Running Dynamic SQL in Snowflake

Snowflake in the Carolinas > SnowSQL > Stored Procedures > Running Dynamic SQL in Snowflake

Use Cases for Dynamic SQL

Dynamic SQL allows you to create and manipulate a string, and then run the resulting string as a SQL statement. Snowflake supports dynamic SQL using the identifier keyword and table() function. There are some notable exceptions; however, where the Snowflake SQL parser currently does not support dynamic SQL.

For example, suppose you want to unload data to stage on a daily basis. To keep the data organized, you decide to put the unloaded data into paths with the current date, like this:

@my_stage/2021-01-22/data.csv  -- Data unloaded daily, organized by date

To accomplish this, you want a single line of SQL to run on a daily basis with the date dynamically generated. The problem is the path in a stage is a string literal that currently does not support using the identifier keyword, variables, or other dynamic SQL methods.

Snowflake Stored Procedures for Dynamic SQL

Writing a stored procedure is one option to run dynamic SQL along these lines. External calls from something like Python or Java can generate and run dynamic SQL. One disadvantage of external code to run dynamic SQL is that it requires external dependencies to schedule and run the code. Stored procedures elimination of any external dependencies offers a major advantage. Because Snowflake tasks also require no external dependencies, it’s possible schedule and run dynamic SQL with no external dependencies.

There are two options for stored procedures to run dynamic SQL. One option is to build the SQL statement inside the stored procedure code. While this approach has advantages, it has a major disadvantage. It requires the creation and maintenance of a new stored procedure for each dynamic SQL statement to run. The other approach is to generate SQL statements outside the stored procedure that a single general-purpose stored procedure runs.

That is the approach the following stored procedure uses. It’s intended to run general-purpose dynamic SQL generated outside the procedure and passed in as a parameter.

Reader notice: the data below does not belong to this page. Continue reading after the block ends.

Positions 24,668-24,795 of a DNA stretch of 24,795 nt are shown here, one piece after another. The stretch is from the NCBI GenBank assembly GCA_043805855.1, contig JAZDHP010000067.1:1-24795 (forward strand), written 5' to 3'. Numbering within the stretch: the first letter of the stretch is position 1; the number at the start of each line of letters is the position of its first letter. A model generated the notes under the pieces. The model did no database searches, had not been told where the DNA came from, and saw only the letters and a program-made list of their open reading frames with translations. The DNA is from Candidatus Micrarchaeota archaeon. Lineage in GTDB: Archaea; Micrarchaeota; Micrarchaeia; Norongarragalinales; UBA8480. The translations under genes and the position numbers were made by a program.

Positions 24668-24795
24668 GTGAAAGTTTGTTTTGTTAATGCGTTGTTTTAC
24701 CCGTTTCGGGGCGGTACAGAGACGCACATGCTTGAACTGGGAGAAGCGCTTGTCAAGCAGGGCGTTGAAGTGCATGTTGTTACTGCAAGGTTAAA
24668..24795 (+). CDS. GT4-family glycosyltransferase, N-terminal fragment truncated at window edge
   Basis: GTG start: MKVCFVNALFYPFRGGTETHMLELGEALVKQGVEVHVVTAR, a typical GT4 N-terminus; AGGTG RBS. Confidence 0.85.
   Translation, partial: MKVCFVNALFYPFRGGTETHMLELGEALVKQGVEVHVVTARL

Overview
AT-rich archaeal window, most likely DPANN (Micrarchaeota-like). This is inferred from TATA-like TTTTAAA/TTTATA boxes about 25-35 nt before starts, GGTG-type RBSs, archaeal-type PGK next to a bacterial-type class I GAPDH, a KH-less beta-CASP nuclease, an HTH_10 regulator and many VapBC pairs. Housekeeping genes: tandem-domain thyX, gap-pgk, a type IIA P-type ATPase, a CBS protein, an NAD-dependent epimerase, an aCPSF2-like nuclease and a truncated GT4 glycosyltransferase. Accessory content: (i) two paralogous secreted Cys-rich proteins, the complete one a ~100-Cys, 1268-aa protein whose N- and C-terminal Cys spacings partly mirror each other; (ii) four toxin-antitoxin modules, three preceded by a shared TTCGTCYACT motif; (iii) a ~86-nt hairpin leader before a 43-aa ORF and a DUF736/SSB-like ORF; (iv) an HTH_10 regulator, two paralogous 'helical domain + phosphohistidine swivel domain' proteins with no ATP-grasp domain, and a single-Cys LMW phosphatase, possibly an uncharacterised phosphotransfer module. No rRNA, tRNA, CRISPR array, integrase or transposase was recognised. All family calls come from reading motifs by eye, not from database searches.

For example in the previously cited example, this allows running the daily data offload like this:

call run_dynamic_sql('copy into @mystage/' || current_date || 
     '/data.csv from SNOWFLAKE_SAMPLE_DATA.TPCH_SF1.NATION file_format = (type = CSV)');

A General-Purpose Stored Procedure to Run Dynamic SQL

This stored procedure will run any SQL statement that can be run in a Snowflake stored procedure. The procedure will return a JSON object, either an error indication of a JSON document containing the rows from the execution. Since Snowflake JSON documents have a 16 Mb limit, the stored procedure should return only small result sets. Although intended to execute non-query statements, because it returns a JSON you can use it to convert select query results to JSON.

create or replace procedure RUN_DYNAMIC_SQL("sqlStatement" string)
returns variant
language javascript
execute as caller

class Query{
        this.statement = statement;

var out = {};
var query = getQuery(sqlStatement);
if (query.error == null) {
    return rsToJSON(query);
} else {
    return {"error": query.error};

function rsToJSON(query) {
    var i;
    var row = {};
    var table = [];
    while ( {
        for(col = 1; col <= query.statement.getColumnCount(); col++) {
            row[query.statement.getColumnName(col)] = query.resultSet.getColumnValue(col);
    return table;

function getQuery(sql){
    var cmd = {sqlText: sql};
    var query = new Query(snowflake.createStatement(cmd));
    try {
        query.resultSet = query.statement.execute();
    } catch (e) {
        query.error = e.message;
    return query;

-- Usage samples:

-- Create a table. Note the use of $$ to define strings to avoid problems with single quotes
call run_dynamic_sql($$ create or replace temp table foo(v variant) $$);

-- Run a select statement. While this SP is intended to execute non queries, it will also
-- Return a query's result set as a JSON as long as the JSON is under 16 MB in size.
call run_dynamic_sql($$ select * from "SNOWFLAKE_SAMPLE_DATA"."TPCH_SF1"."NATION" $$);

-- Show an example copying into a dynamically-named path in a stage:
-- Create a scratch stage for the test
create or replace stage my_stage;

-- Set a variable for the path
set today = current_date;

select $today;

-- Build the copy command. Use ' or $$ to terminate strings as convenient.
set copycommand = 'copy into @my_stage/' || $TODAY || '/data.csv' ||
$$ from "SNOWFLAKE_SAMPLE_DATA"."TPCH_SF1"."NATION" file_format = (type = CSV, field_optionally_enclosed_by = '"') $$;

-- Examine the statement to make sure it looks okay
select $copycommand;

-- Copy the file to the dynamic path
call run_dynamic_sql($copycommand);

create stage mystage;
call run_dynamic_sql('copy into @mystage/' || current_date || '/data.csv from SNOWFLAKE_SAMPLE_DATA.TPCH_SF1.NATION file_format = (type = CSV)');

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